Kombucha is a 2000 years old drink that has gained in popularity in recent times. Kombucha is created by fermenting sweet black or green tea with the help of a symbiotic culture of bacteria and yeasts. During the process, which takes about a week or so, these microorganisms form a film shaped like a mushroom at the surface. It’s delicious. But more importantly, it’s healthy. It helps with digestion, strengthens the immune system, lowers blood pressure and detoxifies your body.
Since this is not the type of drink you can find in most stores, making a bottle stash is a good idea. But can you freeze it to prolong its shelf life?
The answer is yes. And while it’s true that freezing temperatures can kill symbiotic cultures in this drink, there’s a way you can prevent that from happening. In this article, we’ll show you how to freeze kombucha in a safe way.
But first, let’s talk about why you should freeze kombucha. Room temperature keeps the symbiotic cultures alive. But if the temperature rises, it will cause the drink to ferment. And as long as it’s warm, that will keep happening until, ultimately, it turns to vinegar. As you can see, kombucha doesn’t have an expiry date per se.
The reason why it can last practically forever lies in the fact that microorganisms inside the drink kill any potential contaminant they encounter. But if it sits in your pantry for too long, it might become too sour to be consumed.
To prevent fermentation, you can put the bottle in the fridge. There, it can stay fresh for about 3 months. It won’t go bad after that period, but it will lose health benefits.
Let’s be honest: kombucha tastes best when chilly. It’s a perfect drink for cooling down on a hot summer afternoon. You can also turn it into a slurry or a popsicle.
But what about freezing? Well, when the liquid reaches a freezing point, it turns to a solid state. Such a state doesn’t kill symbiotic cultures but makes them “dormant” in a way. What can kill them are those almost-freezing temperatures.
How To Freeze Kombucha The Right Way?
Luckily, you can avoid exposing symbiotic cultures to those temperatures by flash-freezing the drink. But first, you need to adequately store it. This is especially important for a homemade drink. Both plastic containers and releasable bags are good options, because these materials don’t react with the culture. Metal utensils and containers should be avoided as they can even kill them. Don’t forget to leave an inch of free space in the bag or container, as the content will expand as it freezes.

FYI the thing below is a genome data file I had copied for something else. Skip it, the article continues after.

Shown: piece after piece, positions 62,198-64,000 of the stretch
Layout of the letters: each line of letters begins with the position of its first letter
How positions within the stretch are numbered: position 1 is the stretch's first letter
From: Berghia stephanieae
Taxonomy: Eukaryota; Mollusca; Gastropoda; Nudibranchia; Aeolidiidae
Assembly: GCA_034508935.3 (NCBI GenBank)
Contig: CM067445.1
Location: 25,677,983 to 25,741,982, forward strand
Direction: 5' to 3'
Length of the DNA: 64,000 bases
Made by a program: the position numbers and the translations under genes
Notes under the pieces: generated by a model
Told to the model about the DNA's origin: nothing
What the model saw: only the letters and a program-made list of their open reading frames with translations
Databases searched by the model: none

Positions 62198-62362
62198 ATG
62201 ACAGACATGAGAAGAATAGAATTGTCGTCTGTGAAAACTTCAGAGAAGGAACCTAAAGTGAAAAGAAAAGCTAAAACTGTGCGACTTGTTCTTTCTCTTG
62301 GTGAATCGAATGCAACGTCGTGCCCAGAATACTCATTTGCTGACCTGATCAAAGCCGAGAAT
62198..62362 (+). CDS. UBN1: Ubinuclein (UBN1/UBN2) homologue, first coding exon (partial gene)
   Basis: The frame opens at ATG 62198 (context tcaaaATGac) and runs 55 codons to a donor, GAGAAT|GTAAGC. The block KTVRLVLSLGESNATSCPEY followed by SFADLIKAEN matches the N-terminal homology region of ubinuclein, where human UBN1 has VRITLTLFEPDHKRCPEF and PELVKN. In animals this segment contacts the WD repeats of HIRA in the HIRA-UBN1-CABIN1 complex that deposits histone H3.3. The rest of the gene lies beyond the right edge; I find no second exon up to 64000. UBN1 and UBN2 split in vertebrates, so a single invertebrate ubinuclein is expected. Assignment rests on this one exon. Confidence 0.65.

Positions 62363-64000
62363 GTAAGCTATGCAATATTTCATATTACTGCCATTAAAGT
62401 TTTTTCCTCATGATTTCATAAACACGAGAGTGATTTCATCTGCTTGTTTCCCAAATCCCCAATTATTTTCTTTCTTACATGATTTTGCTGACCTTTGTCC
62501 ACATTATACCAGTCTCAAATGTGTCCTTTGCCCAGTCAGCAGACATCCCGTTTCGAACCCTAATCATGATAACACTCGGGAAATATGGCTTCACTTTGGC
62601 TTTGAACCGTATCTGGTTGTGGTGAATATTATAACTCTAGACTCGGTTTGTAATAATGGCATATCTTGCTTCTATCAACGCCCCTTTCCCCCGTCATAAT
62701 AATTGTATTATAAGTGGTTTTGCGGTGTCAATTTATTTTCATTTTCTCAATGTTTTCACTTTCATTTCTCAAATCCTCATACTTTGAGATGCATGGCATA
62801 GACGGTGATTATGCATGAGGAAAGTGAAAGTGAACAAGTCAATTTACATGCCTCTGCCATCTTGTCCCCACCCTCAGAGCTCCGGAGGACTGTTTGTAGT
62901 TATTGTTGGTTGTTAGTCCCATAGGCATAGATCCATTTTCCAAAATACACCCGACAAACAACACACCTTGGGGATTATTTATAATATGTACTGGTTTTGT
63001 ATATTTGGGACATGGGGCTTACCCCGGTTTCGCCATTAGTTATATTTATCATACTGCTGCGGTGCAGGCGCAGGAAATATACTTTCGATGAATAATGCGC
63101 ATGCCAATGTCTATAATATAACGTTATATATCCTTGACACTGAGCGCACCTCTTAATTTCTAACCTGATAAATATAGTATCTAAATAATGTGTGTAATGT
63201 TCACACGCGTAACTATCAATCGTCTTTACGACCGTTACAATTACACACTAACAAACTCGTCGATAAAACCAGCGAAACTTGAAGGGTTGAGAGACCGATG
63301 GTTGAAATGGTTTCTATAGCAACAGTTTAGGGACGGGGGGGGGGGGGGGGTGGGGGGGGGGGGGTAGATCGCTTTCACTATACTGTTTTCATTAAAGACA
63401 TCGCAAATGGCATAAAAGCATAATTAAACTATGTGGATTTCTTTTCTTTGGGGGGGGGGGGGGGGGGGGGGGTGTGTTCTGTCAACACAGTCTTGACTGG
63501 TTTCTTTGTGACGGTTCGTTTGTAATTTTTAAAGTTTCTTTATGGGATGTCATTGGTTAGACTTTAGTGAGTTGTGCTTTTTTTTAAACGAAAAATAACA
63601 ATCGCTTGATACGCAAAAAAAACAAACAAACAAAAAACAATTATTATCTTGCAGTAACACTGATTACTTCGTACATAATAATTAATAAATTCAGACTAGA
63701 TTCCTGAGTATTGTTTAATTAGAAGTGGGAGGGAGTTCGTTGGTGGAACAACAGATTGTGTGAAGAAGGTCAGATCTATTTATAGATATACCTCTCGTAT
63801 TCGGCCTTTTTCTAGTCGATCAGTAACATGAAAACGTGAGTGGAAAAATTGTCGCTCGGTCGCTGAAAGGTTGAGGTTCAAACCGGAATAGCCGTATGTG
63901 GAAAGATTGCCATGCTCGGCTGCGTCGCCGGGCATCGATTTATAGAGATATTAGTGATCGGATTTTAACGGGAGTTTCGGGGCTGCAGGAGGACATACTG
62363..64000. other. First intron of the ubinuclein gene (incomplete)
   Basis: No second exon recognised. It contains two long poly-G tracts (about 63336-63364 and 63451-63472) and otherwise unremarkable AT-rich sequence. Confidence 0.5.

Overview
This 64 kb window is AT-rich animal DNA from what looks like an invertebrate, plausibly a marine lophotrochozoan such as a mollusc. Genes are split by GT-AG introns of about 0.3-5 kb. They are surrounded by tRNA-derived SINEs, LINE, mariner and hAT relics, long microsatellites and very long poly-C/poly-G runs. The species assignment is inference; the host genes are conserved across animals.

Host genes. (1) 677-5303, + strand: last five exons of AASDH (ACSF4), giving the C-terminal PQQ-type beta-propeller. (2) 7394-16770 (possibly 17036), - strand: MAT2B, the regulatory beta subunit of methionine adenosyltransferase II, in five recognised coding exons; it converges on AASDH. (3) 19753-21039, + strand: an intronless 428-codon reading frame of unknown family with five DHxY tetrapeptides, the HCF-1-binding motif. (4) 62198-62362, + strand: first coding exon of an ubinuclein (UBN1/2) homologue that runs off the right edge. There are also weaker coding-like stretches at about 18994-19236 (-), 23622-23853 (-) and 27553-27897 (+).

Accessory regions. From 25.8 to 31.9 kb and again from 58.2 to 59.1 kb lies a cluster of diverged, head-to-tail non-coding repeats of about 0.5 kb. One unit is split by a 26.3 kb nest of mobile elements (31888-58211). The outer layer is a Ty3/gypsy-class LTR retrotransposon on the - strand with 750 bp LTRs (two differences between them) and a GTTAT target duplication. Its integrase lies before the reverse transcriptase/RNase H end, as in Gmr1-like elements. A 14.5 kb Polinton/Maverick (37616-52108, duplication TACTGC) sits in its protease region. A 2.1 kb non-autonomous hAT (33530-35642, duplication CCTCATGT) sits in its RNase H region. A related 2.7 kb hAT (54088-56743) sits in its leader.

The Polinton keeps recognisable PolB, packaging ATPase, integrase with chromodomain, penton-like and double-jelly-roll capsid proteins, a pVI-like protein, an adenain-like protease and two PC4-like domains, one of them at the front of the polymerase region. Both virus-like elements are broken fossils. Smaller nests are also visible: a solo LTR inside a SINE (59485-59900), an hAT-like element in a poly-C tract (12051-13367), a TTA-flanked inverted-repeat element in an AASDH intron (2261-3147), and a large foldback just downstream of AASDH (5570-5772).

Never shake kombucha. It’s a carbonated drink and can explode when opened. To mix the ingredients that have settled at the bottom, use a plastic spoon and give the drink a few swirls instead.
To flash-freeze kombucha, you’ll need a large bowl filled with ice. Then, place the container with kombucha inside the bowl and wait for it to chill. Pour water and add a ¼ cup of salt. Adding salt to water lowers its temperature, which in turn chills the drink in a flash. Once kombucha is chilly enough, put the container into the freezer that’s cooled down to 0 degrees Fahrenheit.
One thing to keep in mind though. Even if you do all the steps right, there’s no guarantee your symbiotic cultures will survive flash-freezing. What’s more, if you leave kombucha in the freezer for too long, it will start expanding. This, in turn, can cause cell membranes of symbiotic cultures to rupture. For that reason, you shouldn’t keep this drink in a freezer for more than a few weeks at a time.
Kombucha tea freezes at 32 degrees Fahrenheit. But if your drink has a high alcohol content, the freezing point will be way lower. Make sure to set the temperature of your freezer to equal the temperature your kombucha drink freezes at.
How To Thaw Frozen Kombucha Properly?
Temperature shocks can potentially be fatal to kombucha microorganisms. That’s why you should never thaw it at room temperature. Instead, transfer the container to the fridge, where it will slowly defrost overnight. You should consume kombucha as soon as it defrosts. Refreezing is not recommended, as that will surely kill symbiotic cultures. You shouldn’t reheat it either, as they also won’t survive that.
Freezing kombucha has its benefits, but doing that properly isn’t easy. You need to lower the drink’s temperature in a speedy manner to freeze microorganisms before the cold kills them. But even if you do everything right, there’s no assurance it will work. Still, flash-freezing can prolong kombucha’s shelf life, so it’s worth trying.